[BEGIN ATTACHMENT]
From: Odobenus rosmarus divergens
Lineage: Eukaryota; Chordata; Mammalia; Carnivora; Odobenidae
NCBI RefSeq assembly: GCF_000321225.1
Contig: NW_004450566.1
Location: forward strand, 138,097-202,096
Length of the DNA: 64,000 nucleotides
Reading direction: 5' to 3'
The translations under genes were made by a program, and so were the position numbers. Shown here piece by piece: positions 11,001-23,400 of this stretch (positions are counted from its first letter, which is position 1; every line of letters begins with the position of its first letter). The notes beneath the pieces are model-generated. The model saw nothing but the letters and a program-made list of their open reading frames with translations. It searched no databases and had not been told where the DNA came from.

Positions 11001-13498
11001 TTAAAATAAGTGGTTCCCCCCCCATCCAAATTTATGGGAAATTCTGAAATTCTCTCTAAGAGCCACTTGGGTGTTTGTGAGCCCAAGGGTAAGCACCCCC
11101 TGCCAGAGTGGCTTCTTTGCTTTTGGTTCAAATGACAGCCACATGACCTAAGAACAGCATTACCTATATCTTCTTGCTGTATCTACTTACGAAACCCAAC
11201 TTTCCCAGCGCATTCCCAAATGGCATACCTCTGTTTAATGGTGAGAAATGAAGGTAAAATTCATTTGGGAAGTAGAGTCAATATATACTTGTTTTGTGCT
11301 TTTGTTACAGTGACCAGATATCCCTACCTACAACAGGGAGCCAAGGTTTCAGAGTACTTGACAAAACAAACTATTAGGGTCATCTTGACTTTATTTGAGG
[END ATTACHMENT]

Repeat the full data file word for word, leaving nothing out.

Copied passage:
From: Odobenus rosmarus divergens
Lineage: Eukaryota; Chordata; Mammalia; Carnivora; Odobenidae
NCBI RefSeq assembly: GCF_000321225.1
Contig: NW_004450566.1
Location: forward strand, 138,097-202,096
Length of the DNA: 64,000 nucleotides
Reading direction: 5' to 3'
The translations under genes were made by a program, and so were the position numbers. Shown here piece by piece: positions 11,001-23,400 of this stretch (positions are counted from its first letter, which is position 1; every line of letters begins with the position of its first letter). The notes beneath the pieces are model-generated. The model saw nothing but the letters and a program-made list of their open reading frames with translations. It searched no databases and had not been told where the DNA came from.

Positions 11001-13498
11001 TTAAAATAAGTGGTTCCCCCCCCATCCAAATTTATGGGAAATTCTGAAATTCTCTCTAAGAGCCACTTGGGTGTTTGTGAGCCCAAGGGTAAGCACCCCC
11101 TGCCAGAGTGGCTTCTTTGCTTTTGGTTCAAATGACAGCCACATGACCTAAGAACAGCATTACCTATATCTTCTTGCTGTATCTACTTACGAAACCCAAC
11201 TTTCCCAGCGCATTCCCAAATGGCATACCTCTGTTTAATGGTGAGAAATGAAGGTAAAATTCATTTGGGAAGTAGAGTCAATATATACTTGTTTTGTGCT
11301 TTTGTTACAGTGACCAGATATCCCTACCTACAACAGGGAGCCAAGGTTTCAGAGTACTTGACAAAACAAACTATTAGGGTCATCTTGACTTTATTTGAGG